If the course subject is something that she was keen on before she went, the lack of interest might be more the depression than a mismatch so I wouldn't immediately suggest a change of subject. At my lowest points I would complain that I didn't enjoy my course, but that's the nature of depression - you don't enjoy anything any more. Might be different though if it was something she chose at the last minute or didn't have much idea about.

I got a lot of adjustments and support due to getting a proper diagnosis, so I'd really urge her to get support through her GP. It's not something you can push as a parent for someone her age, but I know for me it made a difference with things like deadlines and finances, as it showed that I wasn't just being flaky but an actual disability. I know some people who refused to get help and it came back to bite them years later wrt funding etc, so it's really worth it in the long run.

N3wYear2016 Mon 04-Jan-16 01:33:49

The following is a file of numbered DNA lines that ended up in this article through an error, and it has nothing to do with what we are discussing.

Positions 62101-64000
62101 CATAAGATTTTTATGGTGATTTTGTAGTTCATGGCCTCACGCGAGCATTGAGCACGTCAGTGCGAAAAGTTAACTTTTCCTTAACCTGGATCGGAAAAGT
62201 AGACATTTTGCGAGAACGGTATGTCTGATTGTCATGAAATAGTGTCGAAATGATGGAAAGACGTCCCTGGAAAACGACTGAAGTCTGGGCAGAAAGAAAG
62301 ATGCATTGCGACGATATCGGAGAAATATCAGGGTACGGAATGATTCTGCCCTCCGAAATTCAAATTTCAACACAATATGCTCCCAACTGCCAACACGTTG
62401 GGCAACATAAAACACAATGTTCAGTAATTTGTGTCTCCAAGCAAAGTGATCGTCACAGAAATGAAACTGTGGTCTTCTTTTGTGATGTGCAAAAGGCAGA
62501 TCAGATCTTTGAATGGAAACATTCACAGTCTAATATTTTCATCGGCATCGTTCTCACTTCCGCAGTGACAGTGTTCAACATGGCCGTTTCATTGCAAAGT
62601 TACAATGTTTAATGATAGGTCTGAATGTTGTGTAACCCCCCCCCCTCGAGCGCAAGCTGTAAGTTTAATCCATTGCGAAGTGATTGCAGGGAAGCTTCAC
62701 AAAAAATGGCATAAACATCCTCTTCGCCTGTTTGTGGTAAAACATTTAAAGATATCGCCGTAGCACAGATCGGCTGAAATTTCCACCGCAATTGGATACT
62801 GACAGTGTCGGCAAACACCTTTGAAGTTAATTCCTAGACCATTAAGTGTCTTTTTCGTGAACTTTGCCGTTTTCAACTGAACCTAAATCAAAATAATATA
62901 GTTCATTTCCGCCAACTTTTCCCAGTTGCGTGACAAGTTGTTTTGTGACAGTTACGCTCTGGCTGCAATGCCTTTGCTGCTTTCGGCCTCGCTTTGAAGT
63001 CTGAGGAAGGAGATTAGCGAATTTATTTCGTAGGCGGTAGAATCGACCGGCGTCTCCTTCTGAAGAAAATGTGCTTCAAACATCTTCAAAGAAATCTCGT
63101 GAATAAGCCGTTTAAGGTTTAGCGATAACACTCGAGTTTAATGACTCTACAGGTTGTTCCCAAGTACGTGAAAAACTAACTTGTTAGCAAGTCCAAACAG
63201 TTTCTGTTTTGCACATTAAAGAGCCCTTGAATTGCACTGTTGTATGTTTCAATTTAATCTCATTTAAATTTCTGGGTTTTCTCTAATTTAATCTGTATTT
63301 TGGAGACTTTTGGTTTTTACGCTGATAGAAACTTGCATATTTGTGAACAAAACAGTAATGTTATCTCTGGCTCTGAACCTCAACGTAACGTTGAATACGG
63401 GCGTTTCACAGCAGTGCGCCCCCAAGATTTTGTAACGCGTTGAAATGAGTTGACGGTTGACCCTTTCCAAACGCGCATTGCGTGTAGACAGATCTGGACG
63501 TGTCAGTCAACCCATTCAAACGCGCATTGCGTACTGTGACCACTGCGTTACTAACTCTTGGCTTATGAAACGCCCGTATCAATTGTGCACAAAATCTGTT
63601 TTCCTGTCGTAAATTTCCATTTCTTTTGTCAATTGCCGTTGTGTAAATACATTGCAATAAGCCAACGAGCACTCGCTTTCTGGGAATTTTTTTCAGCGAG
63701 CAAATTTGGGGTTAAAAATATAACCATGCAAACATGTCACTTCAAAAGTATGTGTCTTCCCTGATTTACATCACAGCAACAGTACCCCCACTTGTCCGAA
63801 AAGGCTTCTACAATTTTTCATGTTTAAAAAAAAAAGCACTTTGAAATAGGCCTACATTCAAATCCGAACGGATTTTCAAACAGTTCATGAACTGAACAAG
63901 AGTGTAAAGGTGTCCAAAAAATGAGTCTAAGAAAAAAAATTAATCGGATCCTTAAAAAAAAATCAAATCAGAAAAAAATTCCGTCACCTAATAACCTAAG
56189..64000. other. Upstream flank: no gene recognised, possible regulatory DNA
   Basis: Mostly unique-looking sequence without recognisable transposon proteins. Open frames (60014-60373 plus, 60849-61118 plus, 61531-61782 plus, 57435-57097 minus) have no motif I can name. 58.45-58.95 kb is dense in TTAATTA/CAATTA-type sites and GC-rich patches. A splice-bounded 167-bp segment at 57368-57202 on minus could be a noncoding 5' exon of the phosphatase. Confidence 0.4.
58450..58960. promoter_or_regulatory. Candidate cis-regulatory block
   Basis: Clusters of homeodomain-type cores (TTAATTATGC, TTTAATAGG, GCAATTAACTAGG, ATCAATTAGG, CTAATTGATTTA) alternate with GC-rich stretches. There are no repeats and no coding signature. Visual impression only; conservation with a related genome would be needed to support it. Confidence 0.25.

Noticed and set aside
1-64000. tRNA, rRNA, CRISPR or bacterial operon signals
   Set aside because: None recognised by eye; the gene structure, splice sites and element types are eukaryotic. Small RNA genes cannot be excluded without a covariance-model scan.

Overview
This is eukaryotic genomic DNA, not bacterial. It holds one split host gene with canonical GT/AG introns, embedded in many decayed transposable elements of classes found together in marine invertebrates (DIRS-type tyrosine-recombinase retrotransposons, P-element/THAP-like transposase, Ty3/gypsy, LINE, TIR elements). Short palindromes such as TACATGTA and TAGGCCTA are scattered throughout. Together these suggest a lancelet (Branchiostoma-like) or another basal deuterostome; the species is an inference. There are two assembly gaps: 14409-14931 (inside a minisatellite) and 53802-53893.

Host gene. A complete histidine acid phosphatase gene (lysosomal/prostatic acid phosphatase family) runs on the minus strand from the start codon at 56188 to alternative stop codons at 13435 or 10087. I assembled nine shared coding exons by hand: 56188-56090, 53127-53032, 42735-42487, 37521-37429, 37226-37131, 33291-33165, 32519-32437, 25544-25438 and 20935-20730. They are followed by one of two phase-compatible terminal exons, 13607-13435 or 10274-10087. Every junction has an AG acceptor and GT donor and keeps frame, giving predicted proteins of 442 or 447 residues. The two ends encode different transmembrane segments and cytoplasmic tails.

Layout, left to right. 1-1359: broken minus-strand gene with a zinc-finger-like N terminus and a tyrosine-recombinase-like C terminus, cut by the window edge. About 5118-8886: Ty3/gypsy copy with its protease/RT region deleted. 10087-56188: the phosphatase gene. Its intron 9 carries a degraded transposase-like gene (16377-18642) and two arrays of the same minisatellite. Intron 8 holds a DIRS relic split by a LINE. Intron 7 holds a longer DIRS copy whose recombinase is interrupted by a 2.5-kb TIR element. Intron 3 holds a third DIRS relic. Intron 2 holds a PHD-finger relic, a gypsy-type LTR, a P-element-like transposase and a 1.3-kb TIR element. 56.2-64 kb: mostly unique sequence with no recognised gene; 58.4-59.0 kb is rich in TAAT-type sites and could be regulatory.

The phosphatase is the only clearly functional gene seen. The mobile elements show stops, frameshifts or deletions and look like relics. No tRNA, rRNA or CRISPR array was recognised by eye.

Ref crochet or knitting or sewing

Suggest that she starts a "stitch n bitch" or "knit n knatter" club at uni
Can be done via facebook or other social media, meet in pub or when group is established at different students houses
if she is at uni in a big town join the local town adult group

Sell items made on Etsy or in local crafty shops

bonkersblonde Mon 04-Jan-16 01:44:42

That's a really good idea, thanks.

She's gone back today seemingly happier but saying it's still a course she hates. We've advised seeing tutors etc about swapping courses and going to the doc re depression. I hope she does both of these things as we're a bit powerless although she is only 90 minutes away luckily. Fingers crossed for some positives and thanks for all your input, really helps x

Busyworkingmum71 Mon 04-Jan-16 01:52:25

Going way back, I studied law at uni, because it was a course my parents (df) thought was an appropriate career path. I loathed it, stuck at it for 2years, was managing the workload ok, but became horribly depressed, even suicidal in second year and eventually dropped out.

Drifted for a while, held down a job, but not a career., for. ~8yrs .Eventually in my 30's decided to give uni another stab, did a science degree, loved it, graduated with a first.